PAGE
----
Amidst the challenging macroeconomic landscape in many countries and growing concerns about public debt sustainability, the progress in financing climate action in Asia and the Pacific continues to lag. This issue becomes increasingly critical as global emissions and energy demands rise. A new report by the United Nations Economic and Social Commission for Asia and the Pacific (ESCAP) sheds light on the pressing matter of sustainable finance in the region. It addresses the challenges and opportunities for policymakers, regulators, and private finance in bridging the financing gap.
“Inaction is no longer an option. All stakeholders must commit to accelerating change by transforming their financing priorities, processes, and programs to meet the Sustainable Development Goals and climate action ambitions,” emphasized Hamza Ali Malik, Director of the Macroeconomic Policy and Financing for Development Division, ESCAP.
NATIONALLY DETERMINED CONTRIBUTIONS
The Sustainable Finance: Bridging the Gap in Asia and the Pacific report reveals that only 17 out of the 51 Asia-Pacific countries party to the UNFCCC have assessed and reported their financial needs to meet their Nationally Determined Contributions (NDCs). Moreover, only seven have broken down financial requirements between adaptation and mitigation efforts. Additionally, the region is facing increased economic losses due to disaster-related and natural hazards, with forecasts indicating up to $1.4 trillion in losses in a worst-case climate change scenario.
SCALE UP CAPITAL
The report offers ten principles for action, addressing the need for cooperation among stakeholders to shift and scale up capital for climate action. These principles aim to reduce obstacles, address the under pricing of climate-related risks, and tackle sectoral and regional mismatches between capital and investment needs. The recommendations also consider the unique contexts of individual nations, including those of the least developed countries and Small Island developing states.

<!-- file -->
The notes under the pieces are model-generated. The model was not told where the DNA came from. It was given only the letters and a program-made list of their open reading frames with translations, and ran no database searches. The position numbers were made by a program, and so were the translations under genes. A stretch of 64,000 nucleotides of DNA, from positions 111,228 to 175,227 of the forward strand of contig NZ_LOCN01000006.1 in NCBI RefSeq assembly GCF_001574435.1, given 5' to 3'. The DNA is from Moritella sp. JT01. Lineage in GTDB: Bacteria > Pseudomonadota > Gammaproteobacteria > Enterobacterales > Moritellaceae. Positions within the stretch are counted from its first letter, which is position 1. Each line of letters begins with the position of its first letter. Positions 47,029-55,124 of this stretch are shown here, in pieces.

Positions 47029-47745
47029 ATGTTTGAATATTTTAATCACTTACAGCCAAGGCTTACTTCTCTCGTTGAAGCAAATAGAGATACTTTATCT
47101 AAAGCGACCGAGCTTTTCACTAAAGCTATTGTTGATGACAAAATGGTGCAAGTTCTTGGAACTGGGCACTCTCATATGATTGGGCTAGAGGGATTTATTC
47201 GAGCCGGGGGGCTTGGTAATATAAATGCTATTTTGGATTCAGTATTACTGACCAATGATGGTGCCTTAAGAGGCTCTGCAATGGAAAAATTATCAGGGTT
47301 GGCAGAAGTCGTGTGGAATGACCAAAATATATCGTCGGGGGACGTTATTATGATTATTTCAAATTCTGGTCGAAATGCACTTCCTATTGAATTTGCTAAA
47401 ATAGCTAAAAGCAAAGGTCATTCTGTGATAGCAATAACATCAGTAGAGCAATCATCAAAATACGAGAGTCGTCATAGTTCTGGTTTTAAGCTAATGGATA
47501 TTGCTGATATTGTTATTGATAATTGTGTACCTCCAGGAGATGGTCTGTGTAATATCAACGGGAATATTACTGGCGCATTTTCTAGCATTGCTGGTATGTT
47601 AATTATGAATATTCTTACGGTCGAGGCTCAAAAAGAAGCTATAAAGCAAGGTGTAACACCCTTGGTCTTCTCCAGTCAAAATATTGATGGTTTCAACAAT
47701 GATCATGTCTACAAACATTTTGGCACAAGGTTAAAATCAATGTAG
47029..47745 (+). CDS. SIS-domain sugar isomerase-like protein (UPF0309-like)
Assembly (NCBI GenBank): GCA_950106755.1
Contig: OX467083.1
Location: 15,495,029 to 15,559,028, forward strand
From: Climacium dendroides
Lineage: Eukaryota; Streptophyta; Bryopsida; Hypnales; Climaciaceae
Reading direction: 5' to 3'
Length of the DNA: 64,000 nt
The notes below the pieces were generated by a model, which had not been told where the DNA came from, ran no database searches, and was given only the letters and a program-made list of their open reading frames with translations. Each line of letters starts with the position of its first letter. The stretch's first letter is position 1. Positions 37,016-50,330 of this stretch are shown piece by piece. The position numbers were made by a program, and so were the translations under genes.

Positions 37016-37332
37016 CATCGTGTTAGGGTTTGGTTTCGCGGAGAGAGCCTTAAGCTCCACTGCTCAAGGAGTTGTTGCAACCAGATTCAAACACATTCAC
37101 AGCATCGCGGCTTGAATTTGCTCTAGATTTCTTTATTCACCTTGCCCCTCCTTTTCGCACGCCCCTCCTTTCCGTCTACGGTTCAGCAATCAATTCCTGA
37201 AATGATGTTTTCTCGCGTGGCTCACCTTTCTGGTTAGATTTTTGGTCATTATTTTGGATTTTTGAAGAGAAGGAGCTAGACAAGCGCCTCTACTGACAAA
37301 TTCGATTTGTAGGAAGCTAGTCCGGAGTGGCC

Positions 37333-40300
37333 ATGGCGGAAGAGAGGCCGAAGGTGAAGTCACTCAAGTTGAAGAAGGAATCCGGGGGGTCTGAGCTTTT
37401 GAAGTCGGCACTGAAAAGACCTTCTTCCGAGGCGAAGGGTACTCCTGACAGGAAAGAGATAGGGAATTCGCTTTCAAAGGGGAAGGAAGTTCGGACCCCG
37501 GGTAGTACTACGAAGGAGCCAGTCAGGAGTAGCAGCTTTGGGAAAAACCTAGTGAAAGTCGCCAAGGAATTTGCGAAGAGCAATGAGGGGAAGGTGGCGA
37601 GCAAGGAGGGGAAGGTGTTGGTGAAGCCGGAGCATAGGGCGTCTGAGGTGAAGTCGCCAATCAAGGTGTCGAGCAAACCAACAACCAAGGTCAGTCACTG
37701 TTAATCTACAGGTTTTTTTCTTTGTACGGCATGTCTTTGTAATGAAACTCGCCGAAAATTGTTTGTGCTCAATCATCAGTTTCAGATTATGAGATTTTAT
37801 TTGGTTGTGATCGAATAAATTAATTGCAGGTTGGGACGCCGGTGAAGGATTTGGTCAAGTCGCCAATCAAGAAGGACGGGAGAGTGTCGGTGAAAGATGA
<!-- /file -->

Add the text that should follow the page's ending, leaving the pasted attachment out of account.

Eugene Wong, CEO of the Sustainable Finance Institute Asia, urged all stakeholders to act swiftly and find areas where they can contribute to deliver solutions. The report recognizes that there is ample capital and liquidity to close the global financing gap in sustainable finance but highlights the challenges in effectively deploying capital for climate action.
MOBILIZING PRIVATE CAPITAL
The Asia-Pacific region presents a significant opportunity for mobilizing private capital on a large scale to fund the climate transition. Collaboration between the public and private sectors is essential to enable policy and regulatory frameworks, leverage financing options like local currency and blended finance facilities, and harmonize transparency expectations and ensure investor confidence.
The report launch at the Ministry of Foreign Affairs of Thailand on October 2nd received commendation from Cherdchai Chaivaivid, Director-General of the Department of International Economic Affairs of the Ministry of Foreign Affairs of Thailand. He stressed the importance of the report and expressed Thailand’s readiness to support international collaboration on sustainable finance. The report offers a practical way forward for tangible actions that countries can undertake individually and collectively to address the critical issue of sustainable finance.